Classical Electrodynamics

The following article is from The Great Soviet Encyclopedia (1979). It might be outdated or ideologically biased.

Electrodynamics, Classical


the classical (nonquantum) theory of the behavior of electromagnetic fields, which effects the interaction between electric charges. The fundamental laws of classical electrodynamics are formulated in Maxwell’s equations. The equations make it possible to determine the values of the basic characteristics of an electromagnetic field—the electric field strength E and magnetic flux density B—in a vacuum and in macroscopic bodies as a function of the distribution of electric charges and currents in space.

In classical electrodynamics the microscopic electromagnetic field generated by individual charged particles is defined by the Lorentz-Maxwell equations, which constitute the foundation of the classical statistical theory of electromagnetic processes in macroscopic bodies. The averaging of the Lorentz-Maxwell equations leads to Maxwell’s equations.

The laws of classical electrodynamics are inapplicable at high frequencies (at short electromagnetic wavelengths), that is, for processes that occur in small space-time intervals. In such cases the laws of quantum electrodynamics are valid.


The Great Soviet Encyclopedia, 3rd Edition (1970-1979). © 2010 The Gale Group, Inc. All rights reserved.
References in periodicals archive ?
The model allows for magnetic currents which should make this description of classical electrodynamics nonlocal.
Advanced Classical Electrodynamics: Green Functions, Regularizations, Multipole Decompositions
Classical Electrodynamics. 3rd ed., John Wiley and Sons Inc., 1999.
According to the laws of classical electrodynamics moving electrons in such a model were to continuously radiate electromagnetic energy and eventually <<fall>> into the nucleus [4, 6].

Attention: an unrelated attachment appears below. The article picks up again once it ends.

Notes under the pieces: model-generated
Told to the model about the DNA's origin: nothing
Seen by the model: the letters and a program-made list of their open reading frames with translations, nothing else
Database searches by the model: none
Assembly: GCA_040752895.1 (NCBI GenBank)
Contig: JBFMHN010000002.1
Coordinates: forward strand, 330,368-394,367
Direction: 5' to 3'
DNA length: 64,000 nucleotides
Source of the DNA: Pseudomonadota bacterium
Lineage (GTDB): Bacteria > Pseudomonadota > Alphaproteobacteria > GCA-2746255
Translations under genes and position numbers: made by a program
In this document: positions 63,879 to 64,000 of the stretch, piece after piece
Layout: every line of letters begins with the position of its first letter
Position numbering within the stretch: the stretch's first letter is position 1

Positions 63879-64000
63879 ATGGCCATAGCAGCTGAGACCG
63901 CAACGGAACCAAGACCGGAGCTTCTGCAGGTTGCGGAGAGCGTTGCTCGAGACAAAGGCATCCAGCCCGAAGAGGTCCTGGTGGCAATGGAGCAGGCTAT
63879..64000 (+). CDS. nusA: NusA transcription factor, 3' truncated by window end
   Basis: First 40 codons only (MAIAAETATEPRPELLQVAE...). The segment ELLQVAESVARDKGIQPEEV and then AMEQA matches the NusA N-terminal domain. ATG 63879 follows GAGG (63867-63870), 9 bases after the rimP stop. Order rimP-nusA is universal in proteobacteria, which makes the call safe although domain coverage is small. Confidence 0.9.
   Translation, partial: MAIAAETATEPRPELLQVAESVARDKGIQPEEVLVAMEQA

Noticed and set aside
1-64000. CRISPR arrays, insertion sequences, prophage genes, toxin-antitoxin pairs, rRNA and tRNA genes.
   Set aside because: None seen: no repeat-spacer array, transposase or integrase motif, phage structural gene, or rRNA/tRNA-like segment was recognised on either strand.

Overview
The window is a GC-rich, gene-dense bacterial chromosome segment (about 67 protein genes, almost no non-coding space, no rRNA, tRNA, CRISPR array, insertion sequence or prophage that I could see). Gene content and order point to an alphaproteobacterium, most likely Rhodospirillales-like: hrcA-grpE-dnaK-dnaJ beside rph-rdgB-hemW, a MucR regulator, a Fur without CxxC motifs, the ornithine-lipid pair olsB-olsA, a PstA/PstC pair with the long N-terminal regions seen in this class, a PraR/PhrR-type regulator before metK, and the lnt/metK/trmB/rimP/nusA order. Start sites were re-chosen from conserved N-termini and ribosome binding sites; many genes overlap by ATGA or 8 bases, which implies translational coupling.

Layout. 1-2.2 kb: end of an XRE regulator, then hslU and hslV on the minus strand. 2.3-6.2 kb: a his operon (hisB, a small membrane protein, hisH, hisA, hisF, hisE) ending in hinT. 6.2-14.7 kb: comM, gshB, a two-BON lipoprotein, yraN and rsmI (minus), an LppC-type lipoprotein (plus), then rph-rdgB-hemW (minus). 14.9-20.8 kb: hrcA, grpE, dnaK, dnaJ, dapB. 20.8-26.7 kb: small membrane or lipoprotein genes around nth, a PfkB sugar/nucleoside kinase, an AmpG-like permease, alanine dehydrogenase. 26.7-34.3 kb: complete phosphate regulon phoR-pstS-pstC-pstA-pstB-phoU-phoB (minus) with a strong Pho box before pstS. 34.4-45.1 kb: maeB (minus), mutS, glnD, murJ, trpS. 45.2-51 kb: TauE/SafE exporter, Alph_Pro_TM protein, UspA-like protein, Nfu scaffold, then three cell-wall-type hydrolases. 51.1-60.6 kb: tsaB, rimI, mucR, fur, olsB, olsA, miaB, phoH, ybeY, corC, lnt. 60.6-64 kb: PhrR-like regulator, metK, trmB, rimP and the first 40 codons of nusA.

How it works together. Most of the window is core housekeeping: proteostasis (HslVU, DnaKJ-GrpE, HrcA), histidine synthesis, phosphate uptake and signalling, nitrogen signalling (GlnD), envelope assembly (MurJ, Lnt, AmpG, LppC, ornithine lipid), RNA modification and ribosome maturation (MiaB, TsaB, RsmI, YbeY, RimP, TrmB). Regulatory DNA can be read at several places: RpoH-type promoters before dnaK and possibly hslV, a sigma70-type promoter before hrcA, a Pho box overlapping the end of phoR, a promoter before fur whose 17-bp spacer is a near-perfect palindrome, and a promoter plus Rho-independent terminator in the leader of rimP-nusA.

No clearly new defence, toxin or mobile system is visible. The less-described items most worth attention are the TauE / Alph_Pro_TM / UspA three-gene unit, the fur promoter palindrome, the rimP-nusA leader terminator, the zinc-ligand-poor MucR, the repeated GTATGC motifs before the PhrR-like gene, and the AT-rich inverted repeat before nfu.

D., Classical Electrodynamics, Page 80, John Wiley and Sons, Hoboken, New Jersey, 1994.
We show that the extended fields satisfy the integral laws of classical electrodynamics inside B, i.e., Gauss's surface integral law for the electric field, Gauss's surface integral law for the magnetic field, Ampere's law and Faraday's induction law in integral form [6].
Electronic engineers and physicists review the current state-of-the-art in formulating and implementing computational models of optical interactions with nanoscale material structures, using the finite-difference time-domain (FDTD) technique to solve Maxwell's equations of classical electrodynamics. Readers are assumed to be familiar with FDTD techniques as discussed in the 2005 third edition of Taflove-Hagness' Computational Electrodynamics: The Finite-Difference Time-Domain Method.
Therefore, the possibility of having nonnull divergence of the magnetic induction field (and consequently the existence of the magnetic monopoles) can be deduced starting from first principles and applying just the classical electrodynamics. So far, the hypothesis of magnetic monopoles was born and has been discussed only within the quantum-relativistic physics.
Strangely enough this fundamental gap seems to have troubled nearly no one up to present days even though just the extrapolation of classical EM fields to very small distances leads to well-known infinities within the framework of classical electrodynamics.
[11] Wheeler J.A., Feynman R.P., Classical electrodynamics in terms of direct interparticle action, Rev.
We will briefly consider three subsequent developments that have a bearing on the interpretation of classical electrodynamics.